But with our government aiming to reach $41 billion in revenue from the tourism industry by 2025, it’s time to explore new, high-tech ways of engaging our visitors. With the number of smartphone users worldwide expected to grow to 6.1 billion by 2020, it’s safe to say people want to stay connected on the road and technology will play a huge part in achieving that revenue target.
So, how do we give tourists a seamless online experience to match the wow factor of our scenery? Are Kiwi businesses using technology wisely to ensure visitors come back for more? We explore the impact technology can have on tourism.
Taking the guesswork out of travel connections
New Zealand’s largest passenger transport network, InterCity, has enthusiastically embraced the idea of keeping its customers connected. With free WiFi available on all buses and a Bus Tracker app that lets passengers book fares on the go and track buses 24/7, general manager digital and brand Daniel Rode says it’s just the beginning.
“We couldn’t run our business without digital solutions now,” he says. “That’s because of the complexity of the network, the volume of passengers and the communication that’s required to run seamless transactions around the world.”
Rode says digital solutions, such as APIs (application programming interfaces) mean systems can talk to each other and information can flow effortlessly without a human touch. He says it simply makes it easier to be a tourist in New Zealand.
“It’s about avoiding anxiety,” he says. “If you’re joining one of our buses six hours in on its way to Wellington, you want to know exactly when to turn up. A lot can happen in those six hours. The app gives our passengers the ability to track their bus all the way through its journey. Even if you book a ticket 10 minutes before the bus leaves, the driver will know who you are. That’s the world we live in now. Real time information.”
Michael Sewards, director of 24-hour Auckland airport shuttle service SkyBus, says high-tech solutions, such as those developed by Spark specifically for SkyBus, are invaluable for travellers.
“Our passengers can hop on our bus and enjoy free WiFi for their entire journey. Plus our SkyBus app has ticketing options and a free ‘kerbside concierge’ offering help and advice with boarding and ticketing via a wireless tablet,” says Sewards. “Passengers tell us SkyBus is often the first time they connect with their home using social media and they are eternally grateful for the service.”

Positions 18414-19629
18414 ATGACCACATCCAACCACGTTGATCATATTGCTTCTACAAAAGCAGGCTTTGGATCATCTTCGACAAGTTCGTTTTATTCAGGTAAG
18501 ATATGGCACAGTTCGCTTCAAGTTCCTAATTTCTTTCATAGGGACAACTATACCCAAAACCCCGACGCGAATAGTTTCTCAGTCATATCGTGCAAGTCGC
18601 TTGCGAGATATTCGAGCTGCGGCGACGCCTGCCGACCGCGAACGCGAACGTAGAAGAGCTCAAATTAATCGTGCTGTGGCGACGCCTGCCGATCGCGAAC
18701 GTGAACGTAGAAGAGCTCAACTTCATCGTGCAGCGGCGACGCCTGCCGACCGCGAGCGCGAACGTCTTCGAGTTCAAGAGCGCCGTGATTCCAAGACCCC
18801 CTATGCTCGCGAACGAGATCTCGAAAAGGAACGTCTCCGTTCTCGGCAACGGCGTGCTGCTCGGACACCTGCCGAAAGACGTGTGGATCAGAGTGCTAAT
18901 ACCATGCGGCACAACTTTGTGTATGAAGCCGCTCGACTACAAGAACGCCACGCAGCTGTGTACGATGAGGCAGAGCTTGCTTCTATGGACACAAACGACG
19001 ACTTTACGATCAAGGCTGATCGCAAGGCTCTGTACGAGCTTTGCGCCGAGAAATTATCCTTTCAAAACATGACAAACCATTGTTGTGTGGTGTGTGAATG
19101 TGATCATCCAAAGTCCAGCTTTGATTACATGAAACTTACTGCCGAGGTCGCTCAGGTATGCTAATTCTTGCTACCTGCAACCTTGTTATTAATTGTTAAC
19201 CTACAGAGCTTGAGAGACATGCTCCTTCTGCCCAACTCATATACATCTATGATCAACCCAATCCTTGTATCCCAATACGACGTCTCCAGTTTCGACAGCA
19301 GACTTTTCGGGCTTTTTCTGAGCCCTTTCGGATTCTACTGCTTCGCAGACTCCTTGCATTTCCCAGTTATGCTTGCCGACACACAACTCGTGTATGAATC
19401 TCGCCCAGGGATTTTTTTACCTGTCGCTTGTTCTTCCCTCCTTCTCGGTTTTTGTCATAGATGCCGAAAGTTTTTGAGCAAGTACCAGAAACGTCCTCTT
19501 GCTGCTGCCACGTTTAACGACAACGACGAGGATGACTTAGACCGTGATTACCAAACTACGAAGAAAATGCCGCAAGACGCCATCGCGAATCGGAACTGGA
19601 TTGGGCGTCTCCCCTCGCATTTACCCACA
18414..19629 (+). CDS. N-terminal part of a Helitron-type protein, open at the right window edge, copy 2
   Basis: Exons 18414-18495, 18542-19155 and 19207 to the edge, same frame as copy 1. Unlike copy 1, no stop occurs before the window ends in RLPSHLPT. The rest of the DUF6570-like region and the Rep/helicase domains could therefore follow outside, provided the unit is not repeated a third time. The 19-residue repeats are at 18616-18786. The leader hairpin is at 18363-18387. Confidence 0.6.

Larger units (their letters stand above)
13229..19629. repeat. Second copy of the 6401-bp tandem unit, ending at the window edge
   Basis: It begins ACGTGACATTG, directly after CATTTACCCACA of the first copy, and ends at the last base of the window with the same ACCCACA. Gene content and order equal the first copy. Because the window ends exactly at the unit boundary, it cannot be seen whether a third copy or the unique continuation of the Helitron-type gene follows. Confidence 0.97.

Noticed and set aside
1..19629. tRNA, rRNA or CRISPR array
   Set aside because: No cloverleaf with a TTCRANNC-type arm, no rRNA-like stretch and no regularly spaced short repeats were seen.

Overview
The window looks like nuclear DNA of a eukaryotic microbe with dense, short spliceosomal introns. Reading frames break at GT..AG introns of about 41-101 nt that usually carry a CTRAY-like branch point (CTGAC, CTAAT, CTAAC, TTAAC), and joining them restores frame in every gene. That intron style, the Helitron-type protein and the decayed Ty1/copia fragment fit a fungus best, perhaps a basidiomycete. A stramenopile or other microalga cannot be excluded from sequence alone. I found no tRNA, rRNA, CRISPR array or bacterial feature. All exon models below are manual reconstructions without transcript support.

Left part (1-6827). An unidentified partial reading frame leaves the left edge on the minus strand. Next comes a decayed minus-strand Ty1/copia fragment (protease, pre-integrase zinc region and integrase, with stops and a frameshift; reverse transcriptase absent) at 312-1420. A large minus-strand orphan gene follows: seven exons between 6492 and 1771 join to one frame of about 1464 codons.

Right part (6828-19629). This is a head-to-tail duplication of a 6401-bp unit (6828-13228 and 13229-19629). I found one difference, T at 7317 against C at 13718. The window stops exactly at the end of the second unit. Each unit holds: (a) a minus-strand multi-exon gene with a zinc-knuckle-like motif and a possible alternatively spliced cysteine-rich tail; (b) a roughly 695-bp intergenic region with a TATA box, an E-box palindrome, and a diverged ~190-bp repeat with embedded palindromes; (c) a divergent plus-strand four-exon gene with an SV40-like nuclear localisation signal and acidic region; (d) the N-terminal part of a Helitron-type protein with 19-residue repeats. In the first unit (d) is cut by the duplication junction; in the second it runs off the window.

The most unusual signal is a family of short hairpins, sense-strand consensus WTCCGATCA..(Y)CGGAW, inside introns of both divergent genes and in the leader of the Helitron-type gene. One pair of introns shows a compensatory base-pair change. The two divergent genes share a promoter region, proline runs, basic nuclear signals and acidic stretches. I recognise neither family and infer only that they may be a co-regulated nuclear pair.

Overseas visitors expect minimal mucking around when it comes to technology on the go, with strong WiFi and efficient mobile broadband networks a given.
One Kiwi company recognising the demand for connectivity and efficiency is Jucy Snooze. Guests who stay at its pod-style hotel (opening in Christchurch in November) will get 24-hour room access, smartphone check-in and out, room cards issued via a computer in the lobby, and reliable WiFi. So instead of waiting in a long queue to check in and out, people arrive and leave with an impression of efficiency and convenience.
Another home-grown company, Wherewolf, is helping speed up the welcome process while delivering greater control over the customer experience with its customised check-in app.
The app collects customer information, displays it on a tailored dashboard with trip manifests, equipment hire sheets, staff allocation, groups and loads, and then filters it for targeted marketing. It also sends customers thank you emails prompting reviews, likes and referrals. Shotover Canyon Swing and Rotorua Canopy Tours are two of the many businesses using the app across the globe.
Moving into new realities
New augmented reality (AR) and virtual reality (VR) technologies are also making travelling more interactive and simple. Now you can take a virtual tour of your hotel, restaurant, or activity options before you book, and translate signs or navigate public transport from your phone with this Departures Switzerland app. It gives travellers the ability to experience their holiday and planning in a much more interactive and enriching way before and during their trip.
A handful of New Zealand companies are using VR to engage with visitors including Ziptrek Ecotours, which offers 360° video footage of its Queenstown ziplining adventure before you book.
Director Trent Yeo says VR and AR offer two huge opportunity points for the tourism sector – pre and post experience.
“We can use them to help sell the activity or attraction and to give people something memorable to take home with them. Imagine the shareability? There’s no doubt footage of you flying through the air would go viral, promoting the crazy experience you had in New Zealand,” he says. “Hardly anyone is using VR and AR in the tourism sector here. We need to dip our toes in this or we will fall behind.”
InterCity’s Daniel Rode agrees. He says millennials are comfortable pushing the boundaries of new technology but it’s new for a lot of businesses, so their awareness of the tech space is not as strong as it could be and should be.
“The wheels are really spinning on this and businesses need to invest in technology, understand it and be upskilling themselves. It’s important to prepare yourself for what’s coming next or you’ll risk being left behind,” he says.